In search of the Burgomeister

18.04.2018 – Wine Investment –

One of the accepted wisdoms over the last couple of years holds that the fine wine market went up as Sterling went down, and it is difficult to argue against some degree of correlation. Fine wine prices in the secondary market are denominated in Sterling, so as the currency weakens it makes the wine cheaper for a foreign investor.

Post the Brexit referendum the decline in Sterling was quite significant, and although the fine wine indices were already rallying they received a shot in the arm from the currency markets. The question is, is Sterling’s rally the cause of the fine wine market’s current consolidation/mini correction, or at least an influence, and if so, what might a stronger pound portend?

In a nutshell, the pound might strengthen from here because it feared the worst, yet the worst has not come to pass since the referendum; because the economy in the UK has benefitted from the heightened competitiveness resulting from the weaker pound; because the resultant stronger economy might force interest rates higher. So, we should be alert to possible ramifications.

There is also a suggestion at present, incidentally, that buyers might be keeping their powder dry ahead of the 2017 en primeur campaign, and whilst there may be some validity to this it is also worth remembering that not everyone pays 100% up front for EP purchases, so not all their powder is used up anyway. Notwithstanding, there is likely some contributory impact overall.

How should an investor in the fine wine market place play this set of circumstances? Firstly, the question is more applicable in respect of a short term approach than the medium to long term which we at Amphora believe is more appropriate here. Secondly, it might not happen, so we wouldn’t advocate putting all your eggs in the stronger Sterling basket.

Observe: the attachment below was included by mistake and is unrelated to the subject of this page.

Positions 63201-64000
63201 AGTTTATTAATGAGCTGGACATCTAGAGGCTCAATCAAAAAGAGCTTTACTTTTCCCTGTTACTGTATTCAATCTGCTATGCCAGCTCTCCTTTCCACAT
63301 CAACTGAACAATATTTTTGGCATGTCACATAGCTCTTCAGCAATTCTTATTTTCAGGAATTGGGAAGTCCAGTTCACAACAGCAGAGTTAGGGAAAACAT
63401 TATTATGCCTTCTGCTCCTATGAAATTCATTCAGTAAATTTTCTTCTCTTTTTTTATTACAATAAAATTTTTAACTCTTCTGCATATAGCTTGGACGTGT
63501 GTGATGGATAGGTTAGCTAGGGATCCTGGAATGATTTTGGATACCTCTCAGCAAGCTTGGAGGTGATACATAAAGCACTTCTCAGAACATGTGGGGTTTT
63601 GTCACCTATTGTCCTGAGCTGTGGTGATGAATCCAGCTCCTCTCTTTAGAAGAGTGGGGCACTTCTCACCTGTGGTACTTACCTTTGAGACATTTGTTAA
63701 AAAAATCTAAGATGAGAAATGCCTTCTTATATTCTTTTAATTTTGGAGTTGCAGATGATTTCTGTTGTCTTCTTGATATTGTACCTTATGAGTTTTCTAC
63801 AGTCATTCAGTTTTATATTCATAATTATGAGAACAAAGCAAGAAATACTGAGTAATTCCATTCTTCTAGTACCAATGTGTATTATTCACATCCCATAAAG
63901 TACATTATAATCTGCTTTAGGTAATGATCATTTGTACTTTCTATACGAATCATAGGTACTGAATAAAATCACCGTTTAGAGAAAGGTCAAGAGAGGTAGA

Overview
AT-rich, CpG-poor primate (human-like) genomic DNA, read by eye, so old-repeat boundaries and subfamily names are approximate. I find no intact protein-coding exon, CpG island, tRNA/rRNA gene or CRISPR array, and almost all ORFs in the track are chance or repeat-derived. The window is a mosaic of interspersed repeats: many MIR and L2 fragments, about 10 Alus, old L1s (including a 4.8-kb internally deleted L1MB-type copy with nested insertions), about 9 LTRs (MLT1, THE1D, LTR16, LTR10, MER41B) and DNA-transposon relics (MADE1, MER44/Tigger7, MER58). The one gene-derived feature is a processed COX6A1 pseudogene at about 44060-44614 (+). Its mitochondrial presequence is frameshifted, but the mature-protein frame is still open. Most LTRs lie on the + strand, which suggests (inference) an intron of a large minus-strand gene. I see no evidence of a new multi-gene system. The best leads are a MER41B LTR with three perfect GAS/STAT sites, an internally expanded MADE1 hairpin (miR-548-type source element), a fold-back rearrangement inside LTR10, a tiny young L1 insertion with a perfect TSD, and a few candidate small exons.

Typically a Hedge Fund might make a high conviction bet, having convinced itself that it knows exactly what is round the corner, but its investors would themselves have to be on board for this strategy, because it is high risk and might not come to pass. Famously George Soros made a fortune out of Sterling when Britain came out of the ERM in the early 90s, but quite frankly most participants in the fine wine market aren’t set up to take such a level of risk.

Having decided to allocate a % of an investment portfolio to fine wine, it is usually more sensible to remain fully invested and allow the passage of time to do its work. Concentrate simply on owning wines which represent good relative value, rather than worrying about dipping into and out of the market.

Meanwhile, let’s say Sterling does rise and the Liv-ex 100 does decline, what will happen to Burgundy, whose outperformance in index terms over the last few years has been well documented? Over the last year the Liv-ex 50 and 100 are both up 2% whereas the Burgundy sub-index is up 21%. No slowdown there as Sterling has ceased to decline. It posted a little hiccup recently after a particularly strong November, but has since resumed trend.

DRC vinesThe composition of the Burgundy sub-index was originally determined by the volume of trade, the number of merchants listing and the market price of the wine.  Alongside the 6 DRCs we have the now extraordinarily illiquid Armand Rousseau Chambertin and four producers of white whose longevity is somewhat shorter than their counterparts in red. Several of these whites’ drinking window close at the end of this decade, which is not optimal from an investment perspective.